London blue plaque for Helena Normanton unveiled in the Square

On 20 October 2021 a new English Heritage blue plaque was unveiled outside 22 Mecklenburgh Square to commemorate Helena Normanton, a trailblazing female barrister and champion of women's rights

Helena Normanton lived at the house (now part of The Goodenough on Mecklenburgh Square hotel), between 1919-31.

Mecklenburgh Square has a long history of attracting distinguished academics, writers and thinkers and many other pioneering women such as Virginia Woolf, Eileen Power and Jane Ellen Harrison, lived and worked in houses in and around the Square. Goodenough College is surrounded by homes with English Heritage London blue plaques giving the College’s Members (and guests staying at the hotel) extra inspiration and a special appreciation of the area’s history.

Helena Normanton is seen as instrumental in paving the way for women in law. After many early challenges and setbacks she became the first female law student at one of the London Inns of Court and one of the first to be called to the Bar. As a practising barrister, she was the first female counsel to lead in a case at the High Court, the first woman to accept a dock brief and run a trial at the Old Bailey, the first woman in the English courts to lead murder trials, and one of the first two women to take silk as a King’s Counsel (the recognition given to the most senior barristers).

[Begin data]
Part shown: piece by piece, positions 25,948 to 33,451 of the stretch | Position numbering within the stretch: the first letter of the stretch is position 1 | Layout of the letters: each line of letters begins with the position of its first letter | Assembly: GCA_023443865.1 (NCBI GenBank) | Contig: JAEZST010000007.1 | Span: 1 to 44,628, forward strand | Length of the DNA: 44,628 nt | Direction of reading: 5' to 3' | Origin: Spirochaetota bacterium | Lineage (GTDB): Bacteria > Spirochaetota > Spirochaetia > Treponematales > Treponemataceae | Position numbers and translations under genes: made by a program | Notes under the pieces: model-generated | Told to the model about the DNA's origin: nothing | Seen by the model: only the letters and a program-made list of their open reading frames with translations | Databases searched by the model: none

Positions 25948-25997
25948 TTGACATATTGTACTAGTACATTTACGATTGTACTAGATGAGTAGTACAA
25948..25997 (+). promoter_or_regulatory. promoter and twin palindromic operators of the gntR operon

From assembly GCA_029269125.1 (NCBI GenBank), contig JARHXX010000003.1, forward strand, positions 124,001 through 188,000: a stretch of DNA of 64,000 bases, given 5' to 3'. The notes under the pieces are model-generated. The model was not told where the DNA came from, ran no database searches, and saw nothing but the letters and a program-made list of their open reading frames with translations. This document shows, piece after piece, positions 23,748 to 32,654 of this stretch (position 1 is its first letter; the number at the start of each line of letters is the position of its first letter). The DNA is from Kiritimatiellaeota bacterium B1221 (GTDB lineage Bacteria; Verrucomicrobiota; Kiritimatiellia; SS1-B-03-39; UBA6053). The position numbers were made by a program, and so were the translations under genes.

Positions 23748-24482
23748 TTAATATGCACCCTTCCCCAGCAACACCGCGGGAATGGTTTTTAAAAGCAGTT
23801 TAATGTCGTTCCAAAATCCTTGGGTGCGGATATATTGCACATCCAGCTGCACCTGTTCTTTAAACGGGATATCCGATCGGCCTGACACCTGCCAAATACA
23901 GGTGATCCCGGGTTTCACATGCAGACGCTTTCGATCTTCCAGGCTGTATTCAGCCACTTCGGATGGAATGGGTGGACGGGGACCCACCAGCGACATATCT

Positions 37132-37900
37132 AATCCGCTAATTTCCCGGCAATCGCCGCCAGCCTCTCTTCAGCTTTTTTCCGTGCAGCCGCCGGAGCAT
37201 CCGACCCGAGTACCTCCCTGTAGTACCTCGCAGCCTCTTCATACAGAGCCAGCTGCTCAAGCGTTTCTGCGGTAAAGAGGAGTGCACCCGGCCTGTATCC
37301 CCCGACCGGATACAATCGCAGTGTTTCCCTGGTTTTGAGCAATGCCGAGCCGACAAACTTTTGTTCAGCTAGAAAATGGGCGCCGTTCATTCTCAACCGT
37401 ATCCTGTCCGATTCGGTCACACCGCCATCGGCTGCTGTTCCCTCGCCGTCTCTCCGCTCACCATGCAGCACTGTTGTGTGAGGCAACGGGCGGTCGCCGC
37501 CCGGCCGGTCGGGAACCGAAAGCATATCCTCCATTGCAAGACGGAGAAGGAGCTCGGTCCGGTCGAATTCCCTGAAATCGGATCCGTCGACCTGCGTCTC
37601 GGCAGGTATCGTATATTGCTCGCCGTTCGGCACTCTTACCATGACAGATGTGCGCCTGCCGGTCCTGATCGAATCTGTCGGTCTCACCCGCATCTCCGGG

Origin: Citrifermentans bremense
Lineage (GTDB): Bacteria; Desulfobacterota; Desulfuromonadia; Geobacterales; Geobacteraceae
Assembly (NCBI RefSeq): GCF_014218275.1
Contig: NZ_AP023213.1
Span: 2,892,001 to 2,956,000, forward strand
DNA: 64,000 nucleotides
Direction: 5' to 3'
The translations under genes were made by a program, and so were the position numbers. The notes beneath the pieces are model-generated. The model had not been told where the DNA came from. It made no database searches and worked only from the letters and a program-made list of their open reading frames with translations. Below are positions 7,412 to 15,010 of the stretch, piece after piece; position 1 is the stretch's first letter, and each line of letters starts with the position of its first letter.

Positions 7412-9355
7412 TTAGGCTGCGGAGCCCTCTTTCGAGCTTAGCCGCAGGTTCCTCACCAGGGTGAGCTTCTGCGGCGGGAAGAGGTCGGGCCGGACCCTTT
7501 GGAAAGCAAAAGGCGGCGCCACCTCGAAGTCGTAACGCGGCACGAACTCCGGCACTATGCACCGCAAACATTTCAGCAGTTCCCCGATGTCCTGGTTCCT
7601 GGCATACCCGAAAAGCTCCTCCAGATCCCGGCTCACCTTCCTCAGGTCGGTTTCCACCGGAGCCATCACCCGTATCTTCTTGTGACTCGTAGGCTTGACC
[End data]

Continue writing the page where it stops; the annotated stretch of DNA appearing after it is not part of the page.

A lifelong advocate of equality feminism, Normanton was actively involved in numerous campaign groups, including the Women’s Freedom League, Six Point Group, the Married Persons Income Tax Group, the Married Women’s Association, the Council for Married Women and the British Federation of Business and Professional Women. She was also active in the long-standing campaign for reform of divorce laws, aiming to make divorce more equal, less difficult to achieve and less expensive.

Lady Hale, a Goodenough College Fellow and the first woman to serve as President of the UK’s Supreme Court, unveiled the plaque and commented: “Helena Normanton was the pioneer of women barristers. She had to overcome a great deal of prejudice and discrimination. A blue plaque is a fitting tribute to her courage and her example to women barristers everywhere.”

The blue plaque is the third to be placed on houses that are part of The Goodenough on Mecklenburgh Square hotel, owned by the College.  Plaques commemorating the historian and political writer RH Tawney and the Muslim reformer and scholar Sir Syed Ahmed Khan appear outside 21 Mecklenburgh Square.

The London blue plaque scheme relies on public nominations but at present only 14% commemorate women. English Heritage is keen to address the historic gender imbalance and this year, following its long-running ‘plaques for women’ campaign half of the organisation’s new plaques will be dedicated to women.